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How to Make Hanging Grow Bags

By Ann Wolters ; Updated September 21, 2017
You can grow petunias in a grow bag.
petunias en fleur rose rouge blanc fleuri image by Séverine MARTIN from Fotolia.com

Even when making use of novelty items such as grow bags, gardening doesn’t have to be expensive. Rather than buying a grow bag, you can make your own out of recycled items. This type of gardening doesn’t require the purchase of any materials, with the possible exception of potting soil if you don’t have any on hand. Potting mixes are notably lighter than regular soil and will prevent your grow bag from becoming too heavy.

Once you have plants inside, remember that grow bags need a lot of water because they tend to heat up and dry out quickly. You may have to water plants in a grow bag two to three times a day in the hottest part of the summer.

Place the shopping bag inside the tote bag to serve as a waterproof liner. Insert the cutting board into the plastic bag to use as your cutting surface.

Cut two to five 2-inch slits in the bag where you wish your plants to grow, cutting through both bag layers at once. The number of holes you cut will depend on how large your tote is and what type of plants you are going to grow. If you want to grow cherry tomatoes, for example, stop at two slits for an average-sized tote bag. Space cuts evenly apart, not too close to the bottom or the top of the tote. They don’t all have to be at the same height.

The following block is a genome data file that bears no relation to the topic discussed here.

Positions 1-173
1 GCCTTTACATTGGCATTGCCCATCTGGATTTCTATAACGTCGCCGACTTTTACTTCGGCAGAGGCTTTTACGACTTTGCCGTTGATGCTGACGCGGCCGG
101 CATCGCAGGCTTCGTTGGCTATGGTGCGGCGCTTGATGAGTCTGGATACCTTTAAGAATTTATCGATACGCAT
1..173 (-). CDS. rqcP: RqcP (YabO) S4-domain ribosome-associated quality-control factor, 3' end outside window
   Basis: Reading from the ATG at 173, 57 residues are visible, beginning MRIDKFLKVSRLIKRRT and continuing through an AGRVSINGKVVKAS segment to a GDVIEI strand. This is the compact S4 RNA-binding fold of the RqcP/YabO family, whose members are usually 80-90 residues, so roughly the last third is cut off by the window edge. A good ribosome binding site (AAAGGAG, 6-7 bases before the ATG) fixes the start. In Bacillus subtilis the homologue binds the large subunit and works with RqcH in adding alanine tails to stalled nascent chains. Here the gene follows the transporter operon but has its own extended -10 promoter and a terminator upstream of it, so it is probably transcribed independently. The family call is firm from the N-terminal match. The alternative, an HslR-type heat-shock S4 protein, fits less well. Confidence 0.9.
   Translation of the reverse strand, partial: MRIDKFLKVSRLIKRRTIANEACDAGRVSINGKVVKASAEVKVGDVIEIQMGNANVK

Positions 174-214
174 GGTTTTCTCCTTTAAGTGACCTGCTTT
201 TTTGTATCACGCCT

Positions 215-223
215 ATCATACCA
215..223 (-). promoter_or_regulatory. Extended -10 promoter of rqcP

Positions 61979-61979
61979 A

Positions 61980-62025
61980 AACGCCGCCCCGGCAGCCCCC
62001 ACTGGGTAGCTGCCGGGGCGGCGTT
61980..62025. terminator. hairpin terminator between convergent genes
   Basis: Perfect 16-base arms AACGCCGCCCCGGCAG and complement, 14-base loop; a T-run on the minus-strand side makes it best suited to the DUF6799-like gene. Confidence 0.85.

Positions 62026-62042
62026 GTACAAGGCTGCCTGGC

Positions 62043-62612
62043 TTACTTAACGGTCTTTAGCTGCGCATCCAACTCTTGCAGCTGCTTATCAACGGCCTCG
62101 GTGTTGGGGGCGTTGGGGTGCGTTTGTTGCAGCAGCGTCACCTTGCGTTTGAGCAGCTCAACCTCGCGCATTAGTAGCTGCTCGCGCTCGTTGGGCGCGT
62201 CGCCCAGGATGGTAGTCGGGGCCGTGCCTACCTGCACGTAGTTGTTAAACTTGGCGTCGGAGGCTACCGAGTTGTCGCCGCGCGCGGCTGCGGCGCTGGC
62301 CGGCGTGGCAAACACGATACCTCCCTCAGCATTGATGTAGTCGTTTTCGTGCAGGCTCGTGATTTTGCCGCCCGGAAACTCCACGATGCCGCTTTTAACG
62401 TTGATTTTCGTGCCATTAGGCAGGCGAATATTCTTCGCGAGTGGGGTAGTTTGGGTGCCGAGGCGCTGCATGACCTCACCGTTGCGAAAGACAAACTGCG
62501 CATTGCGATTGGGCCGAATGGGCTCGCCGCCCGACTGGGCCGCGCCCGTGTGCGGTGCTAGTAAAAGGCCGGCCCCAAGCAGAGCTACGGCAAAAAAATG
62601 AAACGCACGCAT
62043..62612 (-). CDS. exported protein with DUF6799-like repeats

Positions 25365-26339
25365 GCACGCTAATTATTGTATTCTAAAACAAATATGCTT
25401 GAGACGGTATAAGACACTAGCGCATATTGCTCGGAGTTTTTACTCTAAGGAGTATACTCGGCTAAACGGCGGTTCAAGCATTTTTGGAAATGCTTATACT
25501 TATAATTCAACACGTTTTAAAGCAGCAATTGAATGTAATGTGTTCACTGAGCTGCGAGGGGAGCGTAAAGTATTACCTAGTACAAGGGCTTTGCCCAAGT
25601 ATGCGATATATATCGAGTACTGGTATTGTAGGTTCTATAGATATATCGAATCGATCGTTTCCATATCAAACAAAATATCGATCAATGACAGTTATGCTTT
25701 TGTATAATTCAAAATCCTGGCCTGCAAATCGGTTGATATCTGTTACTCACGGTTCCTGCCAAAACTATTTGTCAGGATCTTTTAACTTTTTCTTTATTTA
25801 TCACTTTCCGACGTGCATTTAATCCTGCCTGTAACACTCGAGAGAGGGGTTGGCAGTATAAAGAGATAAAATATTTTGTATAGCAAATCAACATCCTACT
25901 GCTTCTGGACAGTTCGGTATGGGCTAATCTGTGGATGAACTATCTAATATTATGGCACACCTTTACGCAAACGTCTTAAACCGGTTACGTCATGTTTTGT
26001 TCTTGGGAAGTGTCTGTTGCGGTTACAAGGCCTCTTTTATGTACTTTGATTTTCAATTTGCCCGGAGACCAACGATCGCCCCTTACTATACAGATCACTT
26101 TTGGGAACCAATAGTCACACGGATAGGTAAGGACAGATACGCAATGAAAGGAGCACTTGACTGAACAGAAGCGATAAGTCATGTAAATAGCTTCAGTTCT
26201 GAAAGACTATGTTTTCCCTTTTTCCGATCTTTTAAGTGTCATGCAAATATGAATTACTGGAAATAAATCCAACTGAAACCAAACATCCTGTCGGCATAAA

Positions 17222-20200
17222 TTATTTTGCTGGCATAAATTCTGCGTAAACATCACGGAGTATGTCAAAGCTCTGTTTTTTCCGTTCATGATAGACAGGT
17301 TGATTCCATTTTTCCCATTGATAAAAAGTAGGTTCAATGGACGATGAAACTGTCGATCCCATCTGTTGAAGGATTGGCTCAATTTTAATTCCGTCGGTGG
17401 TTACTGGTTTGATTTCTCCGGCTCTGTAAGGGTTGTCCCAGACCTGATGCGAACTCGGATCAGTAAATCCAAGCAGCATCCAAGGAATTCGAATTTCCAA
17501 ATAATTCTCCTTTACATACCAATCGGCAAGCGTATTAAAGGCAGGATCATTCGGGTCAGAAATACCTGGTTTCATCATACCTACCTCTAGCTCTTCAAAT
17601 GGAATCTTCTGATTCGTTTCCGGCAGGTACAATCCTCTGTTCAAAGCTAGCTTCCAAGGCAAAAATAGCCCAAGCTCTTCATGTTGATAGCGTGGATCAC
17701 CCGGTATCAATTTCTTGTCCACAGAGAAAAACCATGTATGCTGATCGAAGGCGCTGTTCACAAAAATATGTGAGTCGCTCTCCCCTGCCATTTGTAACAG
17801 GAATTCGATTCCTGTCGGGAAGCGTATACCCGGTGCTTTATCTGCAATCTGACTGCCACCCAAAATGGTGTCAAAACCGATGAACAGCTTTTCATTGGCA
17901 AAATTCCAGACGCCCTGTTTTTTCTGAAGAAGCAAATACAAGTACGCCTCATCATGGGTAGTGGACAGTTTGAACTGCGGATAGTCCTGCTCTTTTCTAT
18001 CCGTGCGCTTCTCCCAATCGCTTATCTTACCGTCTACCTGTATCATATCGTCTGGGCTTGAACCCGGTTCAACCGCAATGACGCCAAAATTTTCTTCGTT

Make about four 1-inch slits on the bottom of the grow bag for drainage.

Moisten the potting soil and mix in slow-release fertilizer according to package directions. Fill the grow bag about half full of potting mix. Gently tuck the seedlings in their holes, with the roots in the bag and the stems sticking out the holes you’ve prepared for them.

Fill the bag full of potting mix. You may plant one seeding right at the top if you like. Hang your grow bag on a sturdy hook and water it thoroughly.


Things You Will Need

  • Sturdy tote bag
  • Plastic shopping bag (the same size or slightly larger than the tote)
  • Cutting board
  • Soilless potting mix
  • Slow-release fertilizer
  • Utility knife

About the Author


Ann Wolters has been a writer, consultant and writing coach since 2008. Her work has appeared in "The Saint Paul Almanac" and in magazines such as "Inventing Tomorrow" and "Frontiers." She earned a Master of Arts in English as a second language from the University of Minnesota.